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Alcoa poll shows voters oppose state takeover

RALEIGH ó A statewide public opinion poll conducted by McLaughlin & Associates shows that N.C. voters overwhelmingly oppose a state takeover of the Yadkin Hydroelectric Project operated by Alcoa Power Generating Inc. (APGI) in central North Carolina.
Alcoa Power Generating paid McLaughlin & Associates to conduct the poll and released the results through the PR Newswire.
The poll found that 75 percent of voters:
– Disapprove of the state using tax dollars to take over a private business.
– Oppose a state takeover of the Yadkin Project by a 3-to-1 margin (57 percent opposed to 19 percent).
– Oppose the state getting into the power business by a 2-to-1 margin (59 percent to 27 percent).
State lawmakers are currently contemplating whether to form a Yadkin Study Commission that would examine water issues along the Yadkin River, including whether the state should pursue a takeover of the Yadkin Hydroelectric Project. The state budget passed last week by the N.C. Senate includes this provision.
McLaughlin & Associates conducted a telephone survey of 500 likely voters June 19 through 22. An additional oversample provided a total of 350 interviews in Anson, Cabarrus, Davidson, Davie, Iredell, Montgomery, Randolph, Rowan, Stanly and Union counties.
“This survey clearly shows that the voters of North Carolina strongly believe that it is a very bad idea for the state government to take over the Alcoa hydroelectric dams and power plant,” said John McLaughlin, CEO of McLaughlin and Associates, a national polling firm based in New York. “Philosophically, the large majority of North Carolina voters are opposed to the concept. In practical terms, they do not want to pay for the takeover and believe the state should instead focus on addressing more pressing needs like education and the economy.”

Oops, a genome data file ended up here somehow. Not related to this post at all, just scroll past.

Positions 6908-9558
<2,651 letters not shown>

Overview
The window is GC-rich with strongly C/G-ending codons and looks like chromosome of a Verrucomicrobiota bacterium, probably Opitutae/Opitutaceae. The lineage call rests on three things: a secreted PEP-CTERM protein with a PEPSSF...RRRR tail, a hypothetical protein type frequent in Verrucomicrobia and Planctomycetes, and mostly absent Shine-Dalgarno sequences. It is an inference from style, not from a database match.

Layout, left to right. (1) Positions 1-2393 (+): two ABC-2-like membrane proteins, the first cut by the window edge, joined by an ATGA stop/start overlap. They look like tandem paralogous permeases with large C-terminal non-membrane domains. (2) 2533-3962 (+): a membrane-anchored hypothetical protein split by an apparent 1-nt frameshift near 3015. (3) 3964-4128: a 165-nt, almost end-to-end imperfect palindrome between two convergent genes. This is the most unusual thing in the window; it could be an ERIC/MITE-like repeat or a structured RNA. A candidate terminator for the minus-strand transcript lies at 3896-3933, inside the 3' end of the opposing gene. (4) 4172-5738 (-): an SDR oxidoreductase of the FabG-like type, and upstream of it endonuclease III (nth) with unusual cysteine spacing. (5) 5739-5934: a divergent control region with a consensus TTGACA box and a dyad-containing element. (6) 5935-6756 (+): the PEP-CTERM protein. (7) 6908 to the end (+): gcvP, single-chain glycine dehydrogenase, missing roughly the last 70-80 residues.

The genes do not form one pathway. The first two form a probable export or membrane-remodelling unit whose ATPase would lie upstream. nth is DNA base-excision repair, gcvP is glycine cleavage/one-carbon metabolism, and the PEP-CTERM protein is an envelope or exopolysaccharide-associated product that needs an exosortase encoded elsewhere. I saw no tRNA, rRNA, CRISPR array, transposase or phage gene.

“The poll confirmed our hunch that voters don’t want our state government taking over private companies or getting into the power business,” Gene Ellis, licensing and property manager for Alcoa Power Generating, said of the poll his company paid for. “The surprising thing was how strongly voters felt about this issue. Regardless of the cost, more than 70 percent of voters were opposed to the idea of a state takeover of the Yadkin Project.”
Alcoa Power Generating Inc. operates four dams and powerhouses under a license from the Federal Energy Regulatory Commission (FERC).
A Relicensing Settlement Agreement, signed by 23 organizations, was submitted to federal regulators in May 2007. But the city of Salisbury and Stanly County have vigorously challenged the new license.
The federal licensing agency, for example, has supported Salisbury’s contention that Alcoa must pay to correct sedimentation and other damage to its water-intake site upstream from High Rock Lake.
Alcoa has said it would appeal that order.

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